Provides guidance in determining the appropriate Current Procedural Terminology (CPT) code(s) information for each test or profile. The listed CPT codes reflect Mayo Clinic Laboratories interpretation of CPT coding requirements. It is the responsibility of each laboratory to determine correct CPT codes to use for billing.

CPT codes are provided by the performing laboratory.

89051-Cell count with differential count

88184 if applicable

88185 if applicable

88187 if applicable

88188 if applicable

88189 if applicable

88104 if applicable

88108 if applicable

88112 if applicable

88161 if applicable

88162 if applicable

88305 if applicable

LOINC® Information

Provides guidance in determining the Logical Observation Identifiers Names and Codes (LOINC) values for the order and results codes of this test. LOINC values are provided by the performing laboratory.

Test Id Test Order Name Order LOINC Value
CCBF Cell Count and Differential, BF 34557-9
Result Id Test Result Name Result LOINC Value

Applies only to results expressed in units of measure originally reported by the performing laboratory. These values do not apply to results that are converted to other units of measure.

FLD2 Fluid Type 14725-6
APP2 Gross Appearance 9335-1
TOT12 Total Nucleated Cells 74689-1
RBC1 Erythrocytes 26455-6
CMT37 Comment 48767-8
NE_BF Neutrophils 26513-2
LY_BF Lymphocytes 11031-2
MM_BF Monocytes/Macrophages 30437-8
EO_BF Eosinophils 26452-3
BA_BF Basophils 28543-7
OTH1 Other Cells 75353-3
CMT3 Diff Comments 59466-3
DCCBF Download CCBF No LOINC Needed
OTH11 Other Cells Are: 75353-3
CMT81 Comment 48767-8
REV81 Reviewed by: 18771-6

Test Setup Resources

Setup Files

Test setup information contains test file definition details to support order and result interfacing between Mayo Clinic Laboratories and your Laboratory Information System.

Excel | Pdf

Sample Reports

Normal and Abnormal sample reports are provided as references for report appearance.

Normal Reports | Abnormal Reports

SI Sample Reports

International System (SI) of Unit reports are provided for a limited number of tests. These reports are intended for international account use and are only available through MayoLINK accounts that have been defined to receive them.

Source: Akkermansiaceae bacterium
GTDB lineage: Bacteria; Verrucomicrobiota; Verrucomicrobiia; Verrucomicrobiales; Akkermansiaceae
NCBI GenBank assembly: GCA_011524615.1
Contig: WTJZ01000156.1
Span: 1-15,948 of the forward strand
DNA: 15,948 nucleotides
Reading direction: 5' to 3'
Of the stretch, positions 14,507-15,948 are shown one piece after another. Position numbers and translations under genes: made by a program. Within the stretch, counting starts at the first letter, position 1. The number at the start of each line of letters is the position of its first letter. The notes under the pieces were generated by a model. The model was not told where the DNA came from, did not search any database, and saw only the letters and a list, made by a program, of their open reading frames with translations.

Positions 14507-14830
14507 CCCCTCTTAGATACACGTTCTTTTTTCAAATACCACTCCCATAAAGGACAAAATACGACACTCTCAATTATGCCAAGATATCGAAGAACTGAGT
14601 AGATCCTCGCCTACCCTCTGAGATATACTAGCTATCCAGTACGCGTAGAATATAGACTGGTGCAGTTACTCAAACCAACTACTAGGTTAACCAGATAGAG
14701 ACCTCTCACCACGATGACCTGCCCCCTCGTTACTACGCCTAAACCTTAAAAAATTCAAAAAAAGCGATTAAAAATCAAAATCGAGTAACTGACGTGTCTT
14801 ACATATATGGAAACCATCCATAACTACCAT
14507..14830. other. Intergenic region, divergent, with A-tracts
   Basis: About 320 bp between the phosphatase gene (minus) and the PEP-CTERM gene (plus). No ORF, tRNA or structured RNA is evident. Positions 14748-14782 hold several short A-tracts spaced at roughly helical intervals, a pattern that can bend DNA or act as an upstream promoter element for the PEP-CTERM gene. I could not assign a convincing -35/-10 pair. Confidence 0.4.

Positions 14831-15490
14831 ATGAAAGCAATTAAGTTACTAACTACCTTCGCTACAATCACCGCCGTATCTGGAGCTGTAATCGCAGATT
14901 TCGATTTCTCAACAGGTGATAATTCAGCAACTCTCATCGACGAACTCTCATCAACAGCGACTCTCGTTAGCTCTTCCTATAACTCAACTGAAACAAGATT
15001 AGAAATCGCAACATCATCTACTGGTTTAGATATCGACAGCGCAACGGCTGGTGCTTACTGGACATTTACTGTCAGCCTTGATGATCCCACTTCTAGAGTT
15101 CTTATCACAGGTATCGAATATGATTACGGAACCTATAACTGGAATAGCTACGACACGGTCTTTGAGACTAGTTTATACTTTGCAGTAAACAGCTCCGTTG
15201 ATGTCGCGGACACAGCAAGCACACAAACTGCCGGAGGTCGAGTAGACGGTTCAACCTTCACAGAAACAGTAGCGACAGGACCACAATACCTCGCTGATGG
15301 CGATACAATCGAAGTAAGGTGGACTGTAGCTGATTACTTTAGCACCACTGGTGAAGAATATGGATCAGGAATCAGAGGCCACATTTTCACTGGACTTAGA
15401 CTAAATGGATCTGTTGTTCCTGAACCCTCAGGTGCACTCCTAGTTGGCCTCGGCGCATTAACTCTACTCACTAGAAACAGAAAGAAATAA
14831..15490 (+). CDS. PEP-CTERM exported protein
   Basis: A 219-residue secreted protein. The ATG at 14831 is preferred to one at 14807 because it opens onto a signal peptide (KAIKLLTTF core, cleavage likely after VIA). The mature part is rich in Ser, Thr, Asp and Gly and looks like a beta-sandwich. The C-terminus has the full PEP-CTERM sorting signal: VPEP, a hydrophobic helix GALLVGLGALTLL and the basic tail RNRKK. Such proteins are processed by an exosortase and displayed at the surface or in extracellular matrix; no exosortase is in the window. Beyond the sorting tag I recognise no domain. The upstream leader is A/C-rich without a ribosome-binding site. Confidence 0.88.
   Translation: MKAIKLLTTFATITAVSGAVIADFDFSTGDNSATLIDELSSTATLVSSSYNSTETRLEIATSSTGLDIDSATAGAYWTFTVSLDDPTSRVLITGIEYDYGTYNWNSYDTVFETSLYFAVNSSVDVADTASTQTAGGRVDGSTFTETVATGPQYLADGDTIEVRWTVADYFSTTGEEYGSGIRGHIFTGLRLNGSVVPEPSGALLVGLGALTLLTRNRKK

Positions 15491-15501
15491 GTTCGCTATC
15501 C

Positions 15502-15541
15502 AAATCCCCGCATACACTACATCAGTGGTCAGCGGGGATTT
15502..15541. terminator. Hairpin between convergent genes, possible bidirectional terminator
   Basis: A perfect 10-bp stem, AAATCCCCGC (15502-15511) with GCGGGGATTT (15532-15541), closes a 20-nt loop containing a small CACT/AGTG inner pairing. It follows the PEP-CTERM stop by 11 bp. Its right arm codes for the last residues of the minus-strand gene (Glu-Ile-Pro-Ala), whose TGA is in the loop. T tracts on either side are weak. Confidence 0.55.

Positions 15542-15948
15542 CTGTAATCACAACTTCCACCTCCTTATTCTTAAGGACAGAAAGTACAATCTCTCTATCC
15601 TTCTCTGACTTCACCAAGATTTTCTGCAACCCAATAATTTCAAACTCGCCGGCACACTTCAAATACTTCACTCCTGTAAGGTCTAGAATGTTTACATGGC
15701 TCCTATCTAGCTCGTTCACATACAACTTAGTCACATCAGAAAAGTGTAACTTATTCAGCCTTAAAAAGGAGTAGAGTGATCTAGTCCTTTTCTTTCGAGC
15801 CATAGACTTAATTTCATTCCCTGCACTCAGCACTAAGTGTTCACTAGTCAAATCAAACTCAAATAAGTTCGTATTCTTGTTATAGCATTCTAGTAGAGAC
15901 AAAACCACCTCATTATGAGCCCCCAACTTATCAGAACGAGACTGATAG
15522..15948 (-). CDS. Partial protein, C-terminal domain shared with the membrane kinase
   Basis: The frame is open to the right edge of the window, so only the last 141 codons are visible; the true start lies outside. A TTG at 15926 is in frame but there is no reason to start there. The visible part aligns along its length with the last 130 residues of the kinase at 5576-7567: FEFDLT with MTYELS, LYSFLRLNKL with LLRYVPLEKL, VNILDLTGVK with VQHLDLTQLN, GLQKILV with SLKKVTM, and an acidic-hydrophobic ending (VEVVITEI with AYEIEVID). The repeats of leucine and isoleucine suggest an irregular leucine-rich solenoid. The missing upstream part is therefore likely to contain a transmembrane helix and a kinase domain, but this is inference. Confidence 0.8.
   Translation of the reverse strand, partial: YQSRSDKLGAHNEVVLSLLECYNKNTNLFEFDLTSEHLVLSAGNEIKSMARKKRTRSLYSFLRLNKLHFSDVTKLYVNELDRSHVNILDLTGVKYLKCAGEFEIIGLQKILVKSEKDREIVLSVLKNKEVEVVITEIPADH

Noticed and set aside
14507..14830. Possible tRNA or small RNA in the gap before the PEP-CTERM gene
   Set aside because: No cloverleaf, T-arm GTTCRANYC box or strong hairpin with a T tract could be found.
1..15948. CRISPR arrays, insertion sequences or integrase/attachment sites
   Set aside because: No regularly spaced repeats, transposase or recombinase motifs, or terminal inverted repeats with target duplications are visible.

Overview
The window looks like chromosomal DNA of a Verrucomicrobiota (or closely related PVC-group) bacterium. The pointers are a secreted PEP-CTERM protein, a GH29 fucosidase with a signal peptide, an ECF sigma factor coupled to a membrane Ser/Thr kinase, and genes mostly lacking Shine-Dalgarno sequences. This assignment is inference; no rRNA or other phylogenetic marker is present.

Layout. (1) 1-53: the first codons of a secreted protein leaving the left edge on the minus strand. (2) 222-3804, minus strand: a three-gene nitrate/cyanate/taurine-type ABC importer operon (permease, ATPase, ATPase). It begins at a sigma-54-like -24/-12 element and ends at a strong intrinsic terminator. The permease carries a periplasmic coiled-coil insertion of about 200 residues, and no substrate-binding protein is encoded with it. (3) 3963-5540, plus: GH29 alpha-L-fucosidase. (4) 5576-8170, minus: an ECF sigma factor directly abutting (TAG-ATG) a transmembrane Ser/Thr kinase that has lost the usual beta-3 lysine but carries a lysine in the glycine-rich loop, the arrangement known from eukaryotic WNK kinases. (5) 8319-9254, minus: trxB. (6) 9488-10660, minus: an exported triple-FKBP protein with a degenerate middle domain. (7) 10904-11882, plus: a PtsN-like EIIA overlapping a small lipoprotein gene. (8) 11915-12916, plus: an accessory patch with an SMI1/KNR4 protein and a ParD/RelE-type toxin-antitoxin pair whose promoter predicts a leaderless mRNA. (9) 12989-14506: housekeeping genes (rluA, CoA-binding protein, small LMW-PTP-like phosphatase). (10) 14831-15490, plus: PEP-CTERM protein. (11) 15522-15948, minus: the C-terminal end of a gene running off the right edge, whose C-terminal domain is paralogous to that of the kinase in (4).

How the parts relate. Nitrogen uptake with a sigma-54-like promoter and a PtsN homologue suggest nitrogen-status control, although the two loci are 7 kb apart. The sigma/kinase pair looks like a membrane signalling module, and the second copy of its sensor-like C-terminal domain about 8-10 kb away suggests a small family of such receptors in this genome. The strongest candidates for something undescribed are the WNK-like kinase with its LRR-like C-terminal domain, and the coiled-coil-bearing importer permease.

(Video) Cytology of Body Fluid by Dr. Ankur Gupta

SI Normal Reports | SI Abnormal Reports

FAQs

What is a body fluid cell count? ›

A body fluid cell count enumerates the RBCs and WBCs. The WBCs are further classified into neutrophils and mononuclears (lymphocytes, monocytes-macrophages). Abnormal cells, such as malignant cells or mesothelial cells can be detected, but may require cytopathologic analysis for further description.

How do you calculate CSF cell count? ›

If cells are counted in the four corner squares and the center square on both sides of the hemocytometer, the number of cells counted equals the number of cells/mm3 which is the equivalent of cells/µL.

What are nucleated cells in body fluid? ›

Nucleated cells are defined as any cell with a nucleus; the types of nucleated cells present depend on the specimen source.

What is normal body fluid WBC? ›

Normal Results

The normal number of WBCs in the blood is 4,500 to 11,000 WBCs per microliter (4.5 to 11.0 × 109/L). Normal value ranges may vary slightly among different labs.

What are the 4 major body fluids? ›

Body fluids are considered to be the interstitial fluids, saliva, tears, and gastric juices. They moisten the tissues, muscles, body organs and skin. In Chinese medicine, the production of these fluids is influenced by proper gastrointestinal function by the spleen and stomach qi.

What is body fluid analysis? ›

Body fluid cellular analysis is used by physicians to get substantial information regarding a patient's medical conditions, including inflammatory diseases, infection, hemorrhage and malignancy.

What is normal cell count in CSF? ›

Cell Count

Normal CSF may contain up to 5 WBCs per mm3 in adults and 20 WBCs per mm3 in newborns. Eighty-seven percent of patients with bacterial meningitis will have a WBC count higher than 1,000 per mm,3 while 99 percent will have more than 100 per mm3.

What is the normal value of CSF? ›

Normal Results

CSF total protein: 15 to 60 mg/100 mL. Gamma globulin: 3% to 12% of the total protein. CSF glucose: 50 to 80 mg/100 mL (or greater than two thirds of blood sugar level) CSF cell count: 0 to 5 white blood cells (all mononuclear), and no red blood cells.

What is normal RBC in CSF? ›

Normally, there are no RBCs in the cerebrospinal fluid, and there should be no more than five WBCs per cubic millimeter of CSF. If your fluid contains RBCs, this may indicate bleeding.

What is body fluid cell count test for? ›